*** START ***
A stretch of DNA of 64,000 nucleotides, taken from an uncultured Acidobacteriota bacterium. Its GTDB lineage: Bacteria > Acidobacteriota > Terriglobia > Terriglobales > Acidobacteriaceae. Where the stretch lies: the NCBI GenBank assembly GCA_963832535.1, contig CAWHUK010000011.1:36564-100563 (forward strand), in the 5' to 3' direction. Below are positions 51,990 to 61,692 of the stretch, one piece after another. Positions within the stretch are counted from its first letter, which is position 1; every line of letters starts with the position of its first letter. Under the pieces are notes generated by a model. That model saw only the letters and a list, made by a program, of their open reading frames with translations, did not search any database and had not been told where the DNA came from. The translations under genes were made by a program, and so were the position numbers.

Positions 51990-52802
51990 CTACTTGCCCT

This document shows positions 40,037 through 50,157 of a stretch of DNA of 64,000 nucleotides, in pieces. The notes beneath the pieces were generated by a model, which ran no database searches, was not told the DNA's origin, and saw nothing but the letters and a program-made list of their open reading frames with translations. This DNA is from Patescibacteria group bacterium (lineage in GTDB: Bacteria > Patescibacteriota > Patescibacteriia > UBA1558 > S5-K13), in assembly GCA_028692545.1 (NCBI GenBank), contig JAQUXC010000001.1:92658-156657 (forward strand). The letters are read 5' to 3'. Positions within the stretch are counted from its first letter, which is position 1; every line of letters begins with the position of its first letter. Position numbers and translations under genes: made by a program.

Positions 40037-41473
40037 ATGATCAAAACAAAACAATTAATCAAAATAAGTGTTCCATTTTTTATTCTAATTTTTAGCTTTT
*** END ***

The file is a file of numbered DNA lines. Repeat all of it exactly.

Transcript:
A stretch of DNA of 64,000 nucleotides, taken from an uncultured Acidobacteriota bacterium. Its GTDB lineage: Bacteria > Acidobacteriota > Terriglobia > Terriglobales > Acidobacteriaceae. Where the stretch lies: the NCBI GenBank assembly GCA_963832535.1, contig CAWHUK010000011.1:36564-100563 (forward strand), in the 5' to 3' direction. Below are positions 51,990 to 61,692 of the stretch, one piece after another. Positions within the stretch are counted from its first letter, which is position 1; every line of letters starts with the position of its first letter. Under the pieces are notes generated by a model. That model saw only the letters and a list, made by a program, of their open reading frames with translations, did not search any database and had not been told where the DNA came from. The translations under genes were made by a program, and so were the position numbers.

Positions 51990-52802
51990 CTACTTGCCCT

This document shows positions 40,037 through 50,157 of a stretch of DNA of 64,000 nucleotides, in pieces. The notes beneath the pieces were generated by a model, which ran no database searches, was not told the DNA's origin, and saw nothing but the letters and a program-made list of their open reading frames with translations. This DNA is from Patescibacteria group bacterium (lineage in GTDB: Bacteria > Patescibacteriota > Patescibacteriia > UBA1558 > S5-K13), in assembly GCA_028692545.1 (NCBI GenBank), contig JAQUXC010000001.1:92658-156657 (forward strand). The letters are read 5' to 3'. Positions within the stretch are counted from its first letter, which is position 1; every line of letters begins with the position of its first letter. Position numbers and translations under genes: made by a program.

Positions 40037-41473
40037 ATGATCAAAACAAAACAATTAATCAAAATAAGTGTTCCATTTTTTATTCTAATTTTTAGCTTTT